CU People: Jonathan Kornberg, Director of Instructional Technology at Irving Medical Center

August 22, 2018
Jonathan Kornberg sitting on a chair in front of a window with a view of upper Manhattan
Photo by John Pinderhughes
Title

Director of Instructional Technology, Columbia University Irving Medical Center

Years at Columbia

9

What He Does

Kornberg works with professors, researchers and administrators at the Irving Medical Center to identify instructional needs. “Basically I design from scratch all the audio-visual technology and everything that goes into the classrooms,” he said. Kornberg and his team document how instructors prefer to interact with students and ask questions such as, “How are the presenters going to feel in this room? Is this comfortable? And does it cover their needs from A to Z?”

His 10-member team then equips the classrooms and labs with the latest communications and conferencing technology. “It’s become extremely specialized,” said Kornberg. “We do everything with cutting-edge technology because we have a long-term plan for the future of education.” That plan includes everything from augmented/virtual reality tools and 4K video to touch screens and simulation labs.

Currently, Kornberg and his team are preparing classrooms for the physical therapy department where the new technology will include controllable exam cameras, lecture capture tools, 3D medical modeling, and multi-display presentations. The Medical Center has also integrated wireless technology into multiple spaces across campus, allowing professors the mobility to “teach from their phones” in any room using mobile apps.

Best Part of the Job

Kornberg, who enjoys working with new and existing technologies, is most proud of a three-year project, MultiTaction, that used networked, wall-sized touch screens to replace the white boards and AV systems in many classrooms. Professors in the updated rooms can now connect encrypted drives to the immersive screens allowing multiple users to simultaneously collaborate, communicate and explore multimedia course materials. The experience, Kornberg said, “opens new ways of thinking, creation, and discussion.” The software powering the board was designed by a Finnish tech company, but Kornberg customized it to meet Columbia’s standards of team-based learning and research.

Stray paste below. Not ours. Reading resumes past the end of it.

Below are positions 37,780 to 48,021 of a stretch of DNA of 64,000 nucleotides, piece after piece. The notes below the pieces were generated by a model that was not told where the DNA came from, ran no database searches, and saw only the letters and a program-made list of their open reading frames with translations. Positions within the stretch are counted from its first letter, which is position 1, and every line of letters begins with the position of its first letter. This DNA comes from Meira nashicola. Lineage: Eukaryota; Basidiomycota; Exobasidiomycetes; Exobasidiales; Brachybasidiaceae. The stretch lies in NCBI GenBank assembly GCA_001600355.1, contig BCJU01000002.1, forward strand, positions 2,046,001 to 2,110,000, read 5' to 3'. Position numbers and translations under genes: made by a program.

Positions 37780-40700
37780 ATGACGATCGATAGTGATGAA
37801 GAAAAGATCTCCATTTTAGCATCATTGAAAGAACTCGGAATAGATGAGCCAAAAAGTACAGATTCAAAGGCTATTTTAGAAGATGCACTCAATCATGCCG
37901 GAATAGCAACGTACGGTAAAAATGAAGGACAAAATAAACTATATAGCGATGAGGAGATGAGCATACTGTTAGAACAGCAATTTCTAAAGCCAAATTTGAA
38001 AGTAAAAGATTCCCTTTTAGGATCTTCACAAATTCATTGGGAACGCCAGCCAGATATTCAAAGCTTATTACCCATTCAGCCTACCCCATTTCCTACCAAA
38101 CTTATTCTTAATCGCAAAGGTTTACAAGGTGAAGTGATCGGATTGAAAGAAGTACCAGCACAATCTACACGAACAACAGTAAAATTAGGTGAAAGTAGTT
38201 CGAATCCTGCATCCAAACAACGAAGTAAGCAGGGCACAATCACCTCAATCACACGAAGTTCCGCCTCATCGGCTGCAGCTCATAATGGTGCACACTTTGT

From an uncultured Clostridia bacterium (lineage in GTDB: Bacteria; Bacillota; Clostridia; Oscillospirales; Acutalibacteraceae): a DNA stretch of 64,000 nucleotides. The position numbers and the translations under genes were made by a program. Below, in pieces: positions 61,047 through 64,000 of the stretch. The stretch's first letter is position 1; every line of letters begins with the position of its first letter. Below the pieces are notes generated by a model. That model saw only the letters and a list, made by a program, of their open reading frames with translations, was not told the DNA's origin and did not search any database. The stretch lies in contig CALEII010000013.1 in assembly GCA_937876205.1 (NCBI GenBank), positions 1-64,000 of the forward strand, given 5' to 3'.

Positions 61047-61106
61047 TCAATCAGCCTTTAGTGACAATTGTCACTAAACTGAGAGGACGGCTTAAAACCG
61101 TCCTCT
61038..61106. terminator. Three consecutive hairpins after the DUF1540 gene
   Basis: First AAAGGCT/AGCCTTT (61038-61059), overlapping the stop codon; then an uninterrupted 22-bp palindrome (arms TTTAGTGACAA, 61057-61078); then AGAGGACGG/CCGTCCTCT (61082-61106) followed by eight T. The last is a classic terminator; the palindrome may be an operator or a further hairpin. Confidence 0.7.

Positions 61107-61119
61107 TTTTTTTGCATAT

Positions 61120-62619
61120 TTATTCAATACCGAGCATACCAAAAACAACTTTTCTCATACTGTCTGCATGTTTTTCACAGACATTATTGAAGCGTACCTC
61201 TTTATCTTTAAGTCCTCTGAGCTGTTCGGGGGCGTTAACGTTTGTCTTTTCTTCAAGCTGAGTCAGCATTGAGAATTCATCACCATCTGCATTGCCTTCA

MultiTaction, a digital touchscreen education device, at Columbia University Medical Center
Photo Courtesy of Jonathan Kornberg
Most Memorable Moment

The most satisfying moment for Kornberg was when he was asked to lead the design of instructional technology and equip spaces at the state-of-the-art Roy and Diana Vagelos Education Center. It was the culmination of an almost decade-long effort to turn the AV team into a full-service AV/IT department. “We now handle events, we now handle design, we now have an installed team, everything is done in-house, and that’s the most satisfying thing.”

Road to Columbia

Kornberg’s path to West 168th Street actually started on the road, touring with major record label acts in the music world as a musician, audio-visual technician and production manager. He eventually grew tired of the lifestyle. “I was living on planes, living on buses; I couldn’t take it anymore,” he recalled.

In an effort to settle down, he started working as an event producer for conferences and broadcast networks in New York City. In 2009, he came to Columbia as a classroom AV manager at the Medical Center, equipping classrooms in the Hammer Health Sciences Building. “When I got here many rooms were different and outdated. But we standardized all the rooms with the same technology.”

This role led him to developing the talented team that he boasts about today. "First and foremost, we are a team," he said. "A very successful team."

In His Spare Time

Kornberg enjoys watching Netflix, going to concerts and spending time with his teenage daughter, new wife, and their dogs, a Shih-Poo and a Corgi. But even in his off hours, he still thinks about what Columbia students might need in the classroom, so he speaks on conference panels and participates in emerging technology councils at other universities to discover innovative technology. “Where the industry is going is very exciting,” he said.

—By Walyce Almeida